When most people think of comfort food they think of meatloaf and mashed potatoes. They envision stew, bread and butter and something slathered in syrup – like pancakes or sausages. Remember the orphans in a ragged line, asking for “more” in the musical Oliver? And the song, “Food, Glorious Food”? When women come to us at Sanford House, they are depleted. And although they don’t have faces smudged with dirt or sackcloth uniforms, there is an undernourished neediness that must be addressed in our kitchen.
Alcohol and other drugs cause a host of problems in the body. Not the least of which is nutrition. Alcohol impedes nutritional breakdown, stimulants suppress the appetite altogether and opiates cause stomach issues – especially during withdrawal. Some drugs cause you to eat too much, others too little. A person who is suffering with addiction is unlikely to eat healthily or prepare a well balanced meal. The women at Sanford House often say they “used” to enjoy cooking… The munchies almost always include fatty foods or vending machine fare: those “treats” designed to boost dopamine levels.
What is Comfort Food?
There is nothing like the blue plate special to get the saliva going, but one of the primary purposes of early recovery is relearning self-care. Redefining “comfort food” with fresh, whole, garden-to-table options and plenty of greens are what the doctor (and Sanford House’s chef Katie) recommends. Rich foods are okay every once in a while, like a creamed soup on a cold winter’s night, but off-the-vine fruits and vegetables and lean meats and fish are best for long term good health.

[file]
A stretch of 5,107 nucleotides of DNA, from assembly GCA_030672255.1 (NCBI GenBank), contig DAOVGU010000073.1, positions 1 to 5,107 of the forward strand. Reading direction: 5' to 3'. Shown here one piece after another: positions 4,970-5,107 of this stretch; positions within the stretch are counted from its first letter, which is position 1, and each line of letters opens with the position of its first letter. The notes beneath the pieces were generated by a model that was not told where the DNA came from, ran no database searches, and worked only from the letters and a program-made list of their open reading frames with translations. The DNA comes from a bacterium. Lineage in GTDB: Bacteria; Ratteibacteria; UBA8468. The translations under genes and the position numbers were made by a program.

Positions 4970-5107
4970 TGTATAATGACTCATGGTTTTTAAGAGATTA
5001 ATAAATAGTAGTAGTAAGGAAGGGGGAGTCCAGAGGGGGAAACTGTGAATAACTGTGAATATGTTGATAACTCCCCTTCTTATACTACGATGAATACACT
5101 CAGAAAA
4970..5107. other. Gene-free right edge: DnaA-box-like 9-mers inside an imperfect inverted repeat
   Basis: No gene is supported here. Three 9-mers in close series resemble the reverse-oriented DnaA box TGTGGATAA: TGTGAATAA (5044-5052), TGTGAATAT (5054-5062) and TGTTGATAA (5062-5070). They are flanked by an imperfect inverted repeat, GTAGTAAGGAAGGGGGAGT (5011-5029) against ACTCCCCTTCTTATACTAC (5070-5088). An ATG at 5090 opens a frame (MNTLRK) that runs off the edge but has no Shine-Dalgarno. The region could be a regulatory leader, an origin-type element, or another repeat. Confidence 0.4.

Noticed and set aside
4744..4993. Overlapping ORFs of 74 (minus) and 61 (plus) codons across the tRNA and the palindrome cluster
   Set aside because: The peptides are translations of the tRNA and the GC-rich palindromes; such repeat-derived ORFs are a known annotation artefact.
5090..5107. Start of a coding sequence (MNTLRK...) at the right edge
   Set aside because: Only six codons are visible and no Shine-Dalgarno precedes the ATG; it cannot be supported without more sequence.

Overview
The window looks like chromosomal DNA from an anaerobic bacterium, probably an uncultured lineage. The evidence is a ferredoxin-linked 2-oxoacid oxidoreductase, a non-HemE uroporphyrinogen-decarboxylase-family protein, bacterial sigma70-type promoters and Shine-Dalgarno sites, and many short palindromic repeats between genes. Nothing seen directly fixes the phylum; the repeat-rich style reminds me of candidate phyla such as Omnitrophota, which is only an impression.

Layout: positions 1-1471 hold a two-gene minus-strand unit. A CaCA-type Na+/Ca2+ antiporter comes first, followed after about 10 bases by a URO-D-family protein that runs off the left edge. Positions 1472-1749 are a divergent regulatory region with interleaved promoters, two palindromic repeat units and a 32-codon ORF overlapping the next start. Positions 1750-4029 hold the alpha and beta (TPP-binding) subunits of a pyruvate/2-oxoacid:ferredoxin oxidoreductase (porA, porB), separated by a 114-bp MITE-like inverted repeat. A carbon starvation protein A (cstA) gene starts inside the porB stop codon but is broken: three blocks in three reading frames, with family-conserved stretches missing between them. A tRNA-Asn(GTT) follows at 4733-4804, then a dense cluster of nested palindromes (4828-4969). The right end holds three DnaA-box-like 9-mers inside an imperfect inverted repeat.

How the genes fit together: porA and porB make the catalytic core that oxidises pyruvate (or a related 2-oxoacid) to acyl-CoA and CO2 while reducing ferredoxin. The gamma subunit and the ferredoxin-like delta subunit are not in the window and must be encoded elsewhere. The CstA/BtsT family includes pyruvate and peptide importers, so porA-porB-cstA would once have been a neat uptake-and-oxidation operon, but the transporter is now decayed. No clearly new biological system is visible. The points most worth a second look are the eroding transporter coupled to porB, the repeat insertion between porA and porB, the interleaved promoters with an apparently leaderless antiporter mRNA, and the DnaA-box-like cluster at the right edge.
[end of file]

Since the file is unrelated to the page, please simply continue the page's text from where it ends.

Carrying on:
When I was in my active addiction, I lived on sourdough pretzels, gas station candy and wine. Nutritious food took a backseat to alcohol and I didn’t have the inclination to cook or eat. Poor eating habits are a universal byproduct of substance use disorders (SUDs). Who thinks of making a salad when the next fix is top of mind?
When a person is new to recovery, they begin to experience hunger again. It’s great! But the same rules apply in recovery that work in basic, every day wellness. Choose healthy foods, moderate your intake and chew. One of life’s sober pleasures is learning to enjoy food again. Your body will thank you for it and your hair, eyes and nails will begin to shine with newfound vigor.
Sanford House’s Chef Katie says, “I like to create an environment where the women can relax, repair and talk about their interests over a meal. We’re a family. I set the table the way my mother taught me, using the ‘good china’, proper silverware and fresh flowers. I try to make food that is substantial, but not too heavy. We always have music playing and it makes the women feel special. I use herbs, fruits and veggies from my cutting garden. I love what I do!”
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